Vaccine and Screenings for Women

Birth to Age 6 (female)

Preventive Steps to Start Your Child on a Long and Healthy Life

Birth to Age 6 (female)

  • Keep all recommended well-child visits.
  • Have your child receive all childhood vaccines and keep a record of them.
  • Limit the amount of fat and cholesterol intake and emphasize grains, fruits, and vegetables in meals given  to children two and older.
  • Breastfeed if you can. If not, use iron-enriched formulas and foods for infants and toddlers.
  • Lie infant on his/her back for sleeping.
  • Avoid tooth decay - don't put infants to bed with a bottle.
  • Make regular dental visits. Children should see a dentist either within six months after their first tooth emerges through the gum (usually at six to eight months) or by their first birthday. Floss and use fluoride toothpaste daily. Check with your dentist or doctor about the need for additional fluoride and vitamins.
  • If you smoke, quit smoking for your child's health. Exposure to passive smoke is harmful.
  • Always use safety car seats in the back seat for children under five and lap/shoulder belts for children over five years. Selection of appropriate seat is dependent on child's weight.
  • Install and maintain smoke detectors in your home.
  • Use flame-retardant sleepwear.
  • Make sure water heater temperature is set below 120° to 130º degrees Fahrenheit.
  • Keep the poison control number on hand for accidental poisoning.
  • Store drugs, toxic substances, firearms and matches safely.
  • Install guards for windows and stairs.
  • Surround your pool with a fence.
  • Keep emergency phone numbers by the phone.
  • Consider taking CPR training if you are a parent or caretaker.

Screening Recommendations:

Birth to Age 6 (female)

Below is a summary of preventive services recommendations for healthy children with normal risk. Talk with your doctor to find out what preventive services are right for your children and when they should have them. A full list of the most current screening recommendations can be found on the U.S. Preventive Services Task Force (USPSTF) website at  http://www.ahrq.gov/clinic/uspstfix.htm .  Vaccine schedules change often.  The most current recommendations for vaccines can be found on the Centers for Disease Control and Prevention (CDC) website at www.cdc.gov/vaccines. A catch-up vaccine schedule is also available at the CDC website for children who have fallen behind or started late.

SCREENING TEST*

RECOMMENDATIONS

PKU, sickle cell hemoglobinopathies, hypothyroidism

Once--Newborns

Hearing

Once--Newborns before 1 month of age

Vision

Periodically-- 0-5 years of age

Body Mass Index (BMI)

Periodically-- 6-18 years of age

VACCINES**

RECOMMENDATIONS

Hepatitis B

3-4 Doses--1 dose at birth; 1 dose 1-2 months later; 1 dose at 4 months of age1; and 1 dose between 6-18 months of age

Hepatitis A

2 Doses-- 2 doses 6 months apart between 12-23 months of age

Rotavirus

2-3 Doses-- 1 dose each at age 2, 4, and 6 months of age1

Diphtheria-Tetanus-Pertussis (DTaP)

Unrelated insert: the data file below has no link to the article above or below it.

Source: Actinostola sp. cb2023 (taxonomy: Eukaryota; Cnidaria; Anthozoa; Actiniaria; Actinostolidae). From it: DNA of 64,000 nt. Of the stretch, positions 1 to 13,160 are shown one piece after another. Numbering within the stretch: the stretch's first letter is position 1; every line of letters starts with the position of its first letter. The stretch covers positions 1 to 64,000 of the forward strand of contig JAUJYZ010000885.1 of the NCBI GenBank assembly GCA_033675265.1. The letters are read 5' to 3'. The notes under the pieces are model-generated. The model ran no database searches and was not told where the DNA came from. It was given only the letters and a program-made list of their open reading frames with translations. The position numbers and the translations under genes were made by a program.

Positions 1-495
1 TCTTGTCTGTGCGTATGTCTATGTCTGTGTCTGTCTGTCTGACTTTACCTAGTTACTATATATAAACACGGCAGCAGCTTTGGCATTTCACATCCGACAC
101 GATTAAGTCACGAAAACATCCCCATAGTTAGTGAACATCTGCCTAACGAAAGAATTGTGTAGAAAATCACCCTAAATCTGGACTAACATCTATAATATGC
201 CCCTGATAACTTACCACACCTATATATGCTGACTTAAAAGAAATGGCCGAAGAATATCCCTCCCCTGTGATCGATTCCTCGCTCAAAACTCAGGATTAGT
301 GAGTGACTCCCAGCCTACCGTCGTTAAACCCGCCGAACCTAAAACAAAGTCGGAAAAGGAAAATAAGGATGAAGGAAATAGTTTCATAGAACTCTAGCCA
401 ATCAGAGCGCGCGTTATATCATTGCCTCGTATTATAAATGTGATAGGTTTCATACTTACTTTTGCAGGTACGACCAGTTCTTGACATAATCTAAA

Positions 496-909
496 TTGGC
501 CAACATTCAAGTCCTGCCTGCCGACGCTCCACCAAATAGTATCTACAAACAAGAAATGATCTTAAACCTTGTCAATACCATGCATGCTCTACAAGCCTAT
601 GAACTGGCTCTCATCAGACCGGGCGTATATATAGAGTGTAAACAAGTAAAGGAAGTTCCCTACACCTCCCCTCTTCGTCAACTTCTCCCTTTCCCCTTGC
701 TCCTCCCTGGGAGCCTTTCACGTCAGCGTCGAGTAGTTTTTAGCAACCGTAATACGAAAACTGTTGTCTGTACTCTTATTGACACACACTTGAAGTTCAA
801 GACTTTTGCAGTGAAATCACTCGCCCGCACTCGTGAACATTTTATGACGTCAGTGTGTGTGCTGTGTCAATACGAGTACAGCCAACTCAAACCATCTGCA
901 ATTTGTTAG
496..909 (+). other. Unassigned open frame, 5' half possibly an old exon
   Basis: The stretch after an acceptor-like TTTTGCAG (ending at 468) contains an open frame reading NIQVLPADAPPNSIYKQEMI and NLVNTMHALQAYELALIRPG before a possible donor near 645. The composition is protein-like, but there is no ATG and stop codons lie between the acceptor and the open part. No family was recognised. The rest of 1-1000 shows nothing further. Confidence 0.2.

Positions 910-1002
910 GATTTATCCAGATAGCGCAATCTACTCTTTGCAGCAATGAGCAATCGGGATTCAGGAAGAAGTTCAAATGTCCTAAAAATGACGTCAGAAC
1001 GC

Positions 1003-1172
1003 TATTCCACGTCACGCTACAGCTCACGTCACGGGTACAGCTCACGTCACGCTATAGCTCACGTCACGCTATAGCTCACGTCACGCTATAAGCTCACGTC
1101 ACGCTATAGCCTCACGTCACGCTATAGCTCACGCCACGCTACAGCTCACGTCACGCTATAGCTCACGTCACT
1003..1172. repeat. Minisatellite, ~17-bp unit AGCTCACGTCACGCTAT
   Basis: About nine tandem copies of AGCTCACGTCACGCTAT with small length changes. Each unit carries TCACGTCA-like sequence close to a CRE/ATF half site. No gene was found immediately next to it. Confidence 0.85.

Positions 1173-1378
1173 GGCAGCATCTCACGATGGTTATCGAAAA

5 Doses-- 1 dose each at age 2, 4, and 6 months of age; 1 dose between 15-18 months of age; and 1 dose between 4-6 years of age

Inactivated Polio (IPV)

4 Doses-- 1 dose each at age 2 and 4 months of age; 1 dose between 6-18 months of age; and 1 dose between 4-6 years of age

H. Influenzae type b (Hib)

3-4 Doses-- 1 dose each at age 2, 4, and 6 months of age1; and 1 dose between 12-15 months of age

Pneumococcal Conjugate

4 Doses-- 1 dose each at age 2, 4, and 6 months of age; and 1 dose between 12-15 months of age

Measles-Mumps-Rubella (MMR)

2 Doses-- 1 dose between 12-15 months of age; and 1 dose between 4-6 years of age

Chicken pox (Varicella)

2 Doses-- 1 dose between 12-15 months of age; and 1 dose between 4-6 years of age

Influenza

Every flu season-- Beginning at 6 months of age2

*The preventive health screenings are based on the recommendations of the U.S. Preventive Service Task Force (USPSTF) found online http://www.ahrq.gov/clinic/uspstfix.htm as of 2/1/10.

**The vaccine recommendations are based on the Centers for Disease Control and Prevention (CDC) found online at http://www.cdc.gov/vaccines as of 2/1/10.

1 Dependent on vaccine type.

2 All children younger than 9 years of age getting the vaccine for the first time should receive two doses. If only one dose was given in the first year, two doses should be given in the following year. Household/close contacts and out-of-home caregivers of children age 0-59 months and children who have high-risk conditions should also receive the influenza vaccine.

Ages 19 to 39 Years (female)

SCREENING TESTS RECOMMENDATIONS
Blood pressure : Every 2 years-- 18 years of age and older
Body Mass Index (BMI) : Periodically-- 18 years of age and older
Cervical : Every 1-2 years-- Beginning at 21 years of age or earlier if sexually active; if 30 years of age and older, either a Pap smear every 2 to 3 years after 3 consecutive normal results or HPV DNA test plus a Pap smear every 3 years if results of both tests are negative. Talk with your physician to discuss the method of screening that is right for you
Chlamydia : Routinely-- 24 years of age and younger and sexually active
Depression : Routinely-- 18 years of age and older
Alcohol Misuse: Routinely-- 18 years of age and older
Tobacco Use: Routinely-- 18 years of age and older

VACCINES RECOMMENDATIONS
Tetanus-Diphtheria-Pertussis (Td/Tdap) :
1 dose Td every 10 years-- 19 years of age and older; for 19-64 years of age, substitute a single dose of Td booster with Tdap


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